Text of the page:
Lily Pad Pond: A Story of Survival, Love and Happy Endings
Of all the cats I have rescued and rehabilitated over the years, Lily has inspired me in more ways than I can ever possibly express. Lily found us one August. And never before have I seen such a sick cat. My children and I were going outside on a hot day this past summer to play in the sprinklers when we stumbled upon an all white cat sleeping in the shade on our back steps.
To say she was sick was an understatement. She was skin and bones. There was no fat, and hardly any muscle left on her frail body. She was covered head to toe in fleas and suffering from severe anemia. She also had no teeth, and it became apparent that she was completely deaf.
Despite her awful condition, she had the most vibrant eyes I have ever seen. And she defeated all the odds. Being a completely white cat, she was a beacon for predators. Being deaf, she should have easily been hit by a car before then. Having no teeth, hunting must have been extremely difficult. It looked as though she hadn’t eaten a good meal in months. But her eyes were bright and full of life, in complete defiance of her situation.
After only a few minutes of interacting with her, it was easy to see she was a very loving cat. She would purr louder than any cat I have ever heard, and all you had to do was sit by her. You didn’t even have to touch her. She just wanted to be with people. She wanted that more than food.
Despite how unhealthy she was, I knew we had to get her help. I didn’t care what that odds were that she would survive, she had made it this far. She had fought for what must have been a very long time. She wanted to live, and I knew she deserved the chance to live.
I called Voice For Animals (the no kill animal shelter I foster for) immediately. Even though their resources are limited, they sent someone to evaluate her. She was given IV fluids on the spot as well as wet food and a flea treatment. They paid for her vet visit. The veterinarian at Great Falls Veterinary Clinic, Dr. Wyand, in Somersworth, NH put her age between 8 and 12 years. Many of her teeth had fallen out, and what few she had left were rotting. She had little to no muscle mass left and possible arthritis. However, despite living outside for what must have been months, she had no heart worms, no intestinal parasites and no feline AIDS or leukemia. She had beaten all the odds. She truly had a will to live.
We knew that it would be extremely hard to find a home for an older cat with health issues like she had, so only a few days after she first found us, we adopted her. We named her Lily Pad Pond, and it didn’t take her long to find her place in our home. She would sleep with my youngest son, who was just a baby at the time. She would curl up in any willing lap for a belly rub, snuggling and a nap. She would beg for food like a dog, meowing and pawing at your leg. She would sleep every night with my oldest daughter, Abbie. It did not take long at all for her to melt every single one of our hearts.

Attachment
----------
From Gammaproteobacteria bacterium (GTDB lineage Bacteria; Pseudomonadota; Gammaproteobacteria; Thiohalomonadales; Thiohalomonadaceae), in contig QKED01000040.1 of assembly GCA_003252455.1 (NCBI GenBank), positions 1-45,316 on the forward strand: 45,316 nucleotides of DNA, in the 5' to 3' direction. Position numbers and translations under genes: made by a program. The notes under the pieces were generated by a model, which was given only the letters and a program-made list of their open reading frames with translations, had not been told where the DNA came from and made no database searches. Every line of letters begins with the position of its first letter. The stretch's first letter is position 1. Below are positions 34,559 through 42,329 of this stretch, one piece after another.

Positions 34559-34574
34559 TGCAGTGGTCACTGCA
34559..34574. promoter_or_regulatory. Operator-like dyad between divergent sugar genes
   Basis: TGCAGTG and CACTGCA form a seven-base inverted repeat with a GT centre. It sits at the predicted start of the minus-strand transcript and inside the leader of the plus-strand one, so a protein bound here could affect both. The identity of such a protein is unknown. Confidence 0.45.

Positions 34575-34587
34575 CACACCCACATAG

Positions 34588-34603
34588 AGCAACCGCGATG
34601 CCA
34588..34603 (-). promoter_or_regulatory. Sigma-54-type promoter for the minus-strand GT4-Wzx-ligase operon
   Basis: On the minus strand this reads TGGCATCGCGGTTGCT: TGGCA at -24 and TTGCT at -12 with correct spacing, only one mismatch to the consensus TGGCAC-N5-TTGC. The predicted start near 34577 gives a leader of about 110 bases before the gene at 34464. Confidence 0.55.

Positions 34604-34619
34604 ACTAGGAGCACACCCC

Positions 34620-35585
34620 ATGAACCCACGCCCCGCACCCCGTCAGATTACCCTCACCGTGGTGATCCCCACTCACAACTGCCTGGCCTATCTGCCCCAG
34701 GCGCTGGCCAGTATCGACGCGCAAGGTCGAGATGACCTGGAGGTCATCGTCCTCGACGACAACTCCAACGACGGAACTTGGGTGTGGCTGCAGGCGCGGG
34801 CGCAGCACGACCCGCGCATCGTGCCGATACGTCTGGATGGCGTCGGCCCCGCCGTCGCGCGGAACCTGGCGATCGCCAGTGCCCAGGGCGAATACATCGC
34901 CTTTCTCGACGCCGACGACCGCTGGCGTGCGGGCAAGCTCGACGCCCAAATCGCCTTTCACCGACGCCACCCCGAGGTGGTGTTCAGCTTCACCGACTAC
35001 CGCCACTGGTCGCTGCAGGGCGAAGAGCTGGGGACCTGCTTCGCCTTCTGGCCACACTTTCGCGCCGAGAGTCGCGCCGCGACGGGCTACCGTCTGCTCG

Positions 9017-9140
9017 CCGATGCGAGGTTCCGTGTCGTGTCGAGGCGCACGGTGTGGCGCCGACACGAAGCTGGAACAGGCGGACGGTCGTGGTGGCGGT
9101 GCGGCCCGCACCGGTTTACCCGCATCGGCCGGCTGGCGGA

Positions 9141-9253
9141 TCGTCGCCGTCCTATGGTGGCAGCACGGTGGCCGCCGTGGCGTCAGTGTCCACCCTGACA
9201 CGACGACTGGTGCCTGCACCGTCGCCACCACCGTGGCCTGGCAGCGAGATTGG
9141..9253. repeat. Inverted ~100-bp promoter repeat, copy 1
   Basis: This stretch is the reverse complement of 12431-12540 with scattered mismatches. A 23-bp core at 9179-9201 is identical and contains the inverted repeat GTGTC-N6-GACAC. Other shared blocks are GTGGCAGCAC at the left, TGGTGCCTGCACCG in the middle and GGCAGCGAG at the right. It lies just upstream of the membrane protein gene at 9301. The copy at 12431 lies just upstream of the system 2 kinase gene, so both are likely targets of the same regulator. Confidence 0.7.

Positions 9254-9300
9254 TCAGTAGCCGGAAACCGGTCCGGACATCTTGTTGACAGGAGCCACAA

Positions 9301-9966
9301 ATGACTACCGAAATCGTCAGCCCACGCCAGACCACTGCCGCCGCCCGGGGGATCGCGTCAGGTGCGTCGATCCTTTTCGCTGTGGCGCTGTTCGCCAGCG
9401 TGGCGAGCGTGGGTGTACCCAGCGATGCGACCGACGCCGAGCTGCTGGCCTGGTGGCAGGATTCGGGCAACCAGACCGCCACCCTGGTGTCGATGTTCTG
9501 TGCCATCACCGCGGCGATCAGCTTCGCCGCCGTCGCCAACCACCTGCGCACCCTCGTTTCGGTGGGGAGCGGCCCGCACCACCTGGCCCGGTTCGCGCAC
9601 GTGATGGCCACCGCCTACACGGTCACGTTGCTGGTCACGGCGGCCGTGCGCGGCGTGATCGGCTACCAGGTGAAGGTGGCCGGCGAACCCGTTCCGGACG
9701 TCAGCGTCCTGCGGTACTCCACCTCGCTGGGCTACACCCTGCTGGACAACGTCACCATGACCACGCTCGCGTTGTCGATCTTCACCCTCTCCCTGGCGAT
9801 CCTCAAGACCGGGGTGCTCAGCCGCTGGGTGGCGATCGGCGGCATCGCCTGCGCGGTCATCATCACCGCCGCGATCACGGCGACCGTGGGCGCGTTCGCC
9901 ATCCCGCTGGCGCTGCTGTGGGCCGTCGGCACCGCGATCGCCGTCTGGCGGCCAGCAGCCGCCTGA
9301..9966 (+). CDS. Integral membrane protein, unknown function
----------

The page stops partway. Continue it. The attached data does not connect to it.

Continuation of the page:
Then, in November, we discovered a hard mass on Lily’s jaw. Another trip to the vet revealed that Lily had a cancerous tumor. And it was incurable. Despite its location, the tumor didn’t seem to bother her at all. The vet told us that she could probably live very comfortably for the next few months. When she stopped eating, then it would be time to put her down. So for the next several months, we doted on her, giving her the best last few months of her life..
It was hard knowing there was so little we could do for her. It was even harder knowing that so much of her life was spent in misery. But we found comfort in knowing that she wasn’t going to die alone and in the cold, that for the rest of her life she would be surrounded by warmth, peace and love.
When Lily passed away, it was in my arms. She purred at me as the Doctor gave her the injection. And as she took her last breath, I told her we loved her. And I thanked her with all my heart for coming into our lives.
If I’ve learned anything over the years from dealing with these amazing animals, and especially from Lily, it’s that I know I can’t help them all. But sometimes I can help one, and that makes all the difference in the world.
No kill animal shelters like Voice For Animals help make the difference for cats just like Lily. When she passed, in her honor they set up a donation to help other cats just like Lily was, elderly and ill and in desperate need of someone who cares. Anyone can foster cats for VFA. Anyone can donate time, effort or money to the cause of helping felines in need. But if you can’t do any of those things, you can help spread Lily’s story. Tell people about the importance of spaying and neutering their pets, of vaccinating their cats. You can teach people that the average life expectancy of an outdoor or feral cat is 4-6 years compared to the average lifespan of an indoor cat which is 12-16 years. Some cats can even live to be 20 years or more when given the opportunity. Outside, cats run the risk of starvation, poisoned food, predators, diseases like feline AIDS and leukemia, abuse by cruel individuals and getting hit by cars. That is a life and a death no living thing should endure.
Cats like Lily have changed my life, they’ve changed the way I view the world. I want to give back to these animals all they have given to me. It’s like the Cocheco Valley Humane Society says, life should be good. Everyone deserves a chance at happiness. And the same goes for these very special creatures.
So share Lily’s story, check out VFA’s site, offer some of your time or money or words. Today, you could help save a life. And that makes all the difference in the world.